There may be a few of you Old School academics worried about values like free speech and academic freedom. I can assure you that your concerns are unwarranted. After all, these values are overrated. Like tenure, they’ve outlived their usefulness in the modern age.
The premise behind ZioCredit™ is that in this new academic age what students really want is comfort. They want to enjoy their academic experience. They want civility. They don’t want unpleasant interactions with alien groups they’ve never met in their life. Ideas should be challenging but not too challenging. After all, you don’t want to scare off your students by forcing them to face realities better off avoided.
We will help transform the campus environment from a raucous free-for-all, in which feelings become bruised and identities confused, into a polite, civil society in which everyone takes their turn and knowledge is parceled out in nice, bite-sized packages.
Back to my product, it takes into account that there may be some candidates who, though suspect, are still for various reasons beneficial to the faculty. They may fill an unspoken race or gender quota; or even an ideological quota. They may help promote the school within certain demographic profiles and market niches.
For an extra fee, my company will work with such candidates to reframe academic interests so as to be acceptable within the community. After all, academics are such unusual individuals raised like hothouse flowers in intellectual environments so alien to the average person (by which I mean any supporter of Israel). They need to be coaxed into the real world, to be shown proper manners and etiquette, if you will. In particularly awkward situations, we may even be engaged to cleanse reputations and eliminate particularly egregious examples of anti-Israel hate speech from a candidate’s internet identity.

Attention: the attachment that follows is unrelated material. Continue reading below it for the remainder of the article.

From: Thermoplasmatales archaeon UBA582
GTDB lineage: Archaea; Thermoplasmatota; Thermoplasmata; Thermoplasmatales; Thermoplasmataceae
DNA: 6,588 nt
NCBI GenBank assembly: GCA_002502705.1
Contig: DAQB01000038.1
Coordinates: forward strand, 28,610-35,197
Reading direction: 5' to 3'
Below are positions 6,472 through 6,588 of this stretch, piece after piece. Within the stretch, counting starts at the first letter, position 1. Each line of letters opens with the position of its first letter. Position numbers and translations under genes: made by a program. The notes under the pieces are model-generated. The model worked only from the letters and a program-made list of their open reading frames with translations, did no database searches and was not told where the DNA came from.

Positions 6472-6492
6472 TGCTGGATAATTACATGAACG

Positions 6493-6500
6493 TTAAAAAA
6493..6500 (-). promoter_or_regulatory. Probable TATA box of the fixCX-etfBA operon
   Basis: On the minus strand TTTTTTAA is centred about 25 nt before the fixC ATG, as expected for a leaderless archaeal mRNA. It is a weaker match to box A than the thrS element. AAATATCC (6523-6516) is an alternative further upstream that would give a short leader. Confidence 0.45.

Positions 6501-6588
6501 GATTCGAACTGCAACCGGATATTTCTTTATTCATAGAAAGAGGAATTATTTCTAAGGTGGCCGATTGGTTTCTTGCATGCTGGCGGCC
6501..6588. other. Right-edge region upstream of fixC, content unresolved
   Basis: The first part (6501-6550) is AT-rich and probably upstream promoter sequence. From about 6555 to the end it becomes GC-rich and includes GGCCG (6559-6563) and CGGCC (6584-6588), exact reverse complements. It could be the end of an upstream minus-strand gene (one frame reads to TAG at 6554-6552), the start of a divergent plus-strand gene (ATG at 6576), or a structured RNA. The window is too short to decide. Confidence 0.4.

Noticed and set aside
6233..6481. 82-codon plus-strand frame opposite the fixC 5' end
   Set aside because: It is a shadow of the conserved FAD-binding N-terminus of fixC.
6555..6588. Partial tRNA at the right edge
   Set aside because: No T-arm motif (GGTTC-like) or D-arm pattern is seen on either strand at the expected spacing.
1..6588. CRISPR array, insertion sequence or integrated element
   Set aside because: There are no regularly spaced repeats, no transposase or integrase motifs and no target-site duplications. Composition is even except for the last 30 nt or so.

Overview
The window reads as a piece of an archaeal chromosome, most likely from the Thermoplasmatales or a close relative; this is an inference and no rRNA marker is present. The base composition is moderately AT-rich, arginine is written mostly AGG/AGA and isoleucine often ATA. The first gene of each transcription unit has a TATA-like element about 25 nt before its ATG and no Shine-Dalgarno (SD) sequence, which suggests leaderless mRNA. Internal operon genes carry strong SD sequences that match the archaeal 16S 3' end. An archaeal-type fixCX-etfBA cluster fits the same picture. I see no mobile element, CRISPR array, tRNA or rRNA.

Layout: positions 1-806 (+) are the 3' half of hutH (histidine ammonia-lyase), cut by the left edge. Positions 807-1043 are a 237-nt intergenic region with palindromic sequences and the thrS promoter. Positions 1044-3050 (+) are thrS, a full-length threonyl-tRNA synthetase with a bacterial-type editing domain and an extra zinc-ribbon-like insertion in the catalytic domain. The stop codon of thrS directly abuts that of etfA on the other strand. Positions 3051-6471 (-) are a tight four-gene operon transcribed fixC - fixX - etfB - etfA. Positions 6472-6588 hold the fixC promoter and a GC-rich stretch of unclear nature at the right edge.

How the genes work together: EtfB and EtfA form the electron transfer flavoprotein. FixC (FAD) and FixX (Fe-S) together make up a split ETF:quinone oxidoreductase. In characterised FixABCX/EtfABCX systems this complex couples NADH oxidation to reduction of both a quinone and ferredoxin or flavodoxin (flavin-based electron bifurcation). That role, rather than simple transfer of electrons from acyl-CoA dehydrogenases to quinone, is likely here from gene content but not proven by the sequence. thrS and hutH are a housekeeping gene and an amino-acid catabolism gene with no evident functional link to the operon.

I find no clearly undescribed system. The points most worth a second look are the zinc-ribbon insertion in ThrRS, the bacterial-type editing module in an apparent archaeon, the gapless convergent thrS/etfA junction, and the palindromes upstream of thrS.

If the University of Illinois had only had such a product available, it could’ve avoided all that Steve Salaita unpleasantness. So messy and so unnecessary.
Now I can hear a skeptic or two among you (a small minority of course) wondering how this consultancy will be structured. I assure you we will engage some of the foremost experts in the field of internet surveillance and Zionist identity politics. These will be individuals with impressive resumes and who are lionized by everyone who matters. Discussions have already commenced to hire such luminaries as Ayan Hirsi Ali, Carey Nelson and Alan Dershowitz. They know what a good candidate should bring to the table. Either they will help your job seeker to become the best pro-Israel candidate he can be; or they will tell you in no uncertain terms to toss him aside. After all, who wants to waste time on hopeless causes?